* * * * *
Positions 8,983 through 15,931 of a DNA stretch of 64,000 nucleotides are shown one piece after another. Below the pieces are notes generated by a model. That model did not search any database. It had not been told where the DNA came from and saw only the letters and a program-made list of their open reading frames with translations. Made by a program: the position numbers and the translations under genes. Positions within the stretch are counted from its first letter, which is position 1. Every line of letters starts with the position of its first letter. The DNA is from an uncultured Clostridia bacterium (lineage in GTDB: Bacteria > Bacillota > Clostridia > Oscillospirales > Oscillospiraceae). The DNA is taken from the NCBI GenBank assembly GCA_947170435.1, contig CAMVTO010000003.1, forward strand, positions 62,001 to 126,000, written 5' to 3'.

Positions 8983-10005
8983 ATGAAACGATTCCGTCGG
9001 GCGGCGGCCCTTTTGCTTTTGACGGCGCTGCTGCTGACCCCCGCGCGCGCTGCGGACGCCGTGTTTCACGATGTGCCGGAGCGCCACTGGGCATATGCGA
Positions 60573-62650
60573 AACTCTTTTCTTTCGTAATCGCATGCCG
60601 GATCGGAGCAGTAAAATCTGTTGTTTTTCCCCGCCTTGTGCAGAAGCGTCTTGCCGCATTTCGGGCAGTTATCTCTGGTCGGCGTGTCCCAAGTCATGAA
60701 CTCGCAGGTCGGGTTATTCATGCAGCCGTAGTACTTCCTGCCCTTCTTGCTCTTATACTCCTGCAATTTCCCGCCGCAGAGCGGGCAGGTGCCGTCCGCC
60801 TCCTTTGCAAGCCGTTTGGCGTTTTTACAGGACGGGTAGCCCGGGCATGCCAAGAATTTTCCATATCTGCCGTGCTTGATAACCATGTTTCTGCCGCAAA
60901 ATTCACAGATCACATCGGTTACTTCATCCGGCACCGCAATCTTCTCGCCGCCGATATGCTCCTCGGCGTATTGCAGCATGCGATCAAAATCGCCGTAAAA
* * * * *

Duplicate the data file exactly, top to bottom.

Positions 8,983 through 15,931 of a DNA stretch of 64,000 nucleotides are shown one piece after another. Below the pieces are notes generated by a model. That model did not search any database. It had not been told where the DNA came from and saw only the letters and a program-made list of their open reading frames with translations. Made by a program: the position numbers and the translations under genes. Positions within the stretch are counted from its first letter, which is position 1. Every line of letters starts with the position of its first letter. The DNA is from an uncultured Clostridia bacterium (lineage in GTDB: Bacteria > Bacillota > Clostridia > Oscillospirales > Oscillospiraceae). The DNA is taken from the NCBI GenBank assembly GCA_947170435.1, contig CAMVTO010000003.1, forward strand, positions 62,001 to 126,000, written 5' to 3'.

Positions 8983-10005
8983 ATGAAACGATTCCGTCGG
9001 GCGGCGGCCCTTTTGCTTTTGACGGCGCTGCTGCTGACCCCCGCGCGCGCTGCGGACGCCGTGTTTCACGATGTGCCGGAGCGCCACTGGGCATATGCGA
Positions 60573-62650
60573 AACTCTTTTCTTTCGTAATCGCATGCCG
60601 GATCGGAGCAGTAAAATCTGTTGTTTTTCCCCGCCTTGTGCAGAAGCGTCTTGCCGCATTTCGGGCAGTTATCTCTGGTCGGCGTGTCCCAAGTCATGAA
60701 CTCGCAGGTCGGGTTATTCATGCAGCCGTAGTACTTCCTGCCCTTCTTGCTCTTATACTCCTGCAATTTCCCGCCGCAGAGCGGGCAGGTGCCGTCCGCC
60801 TCCTTTGCAAGCCGTTTGGCGTTTTTACAGGACGGGTAGCCCGGGCATGCCAAGAATTTTCCATATCTGCCGTGCTTGATAACCATGTTTCTGCCGCAAA
60901 ATTCACAGATCACATCGGTTACTTCATCCGGCACCGCAATCTTCTCGCCGCCGATATGCTCCTCGGCGTATTGCAGCATGCGATCAAAATCGCCGTAAAA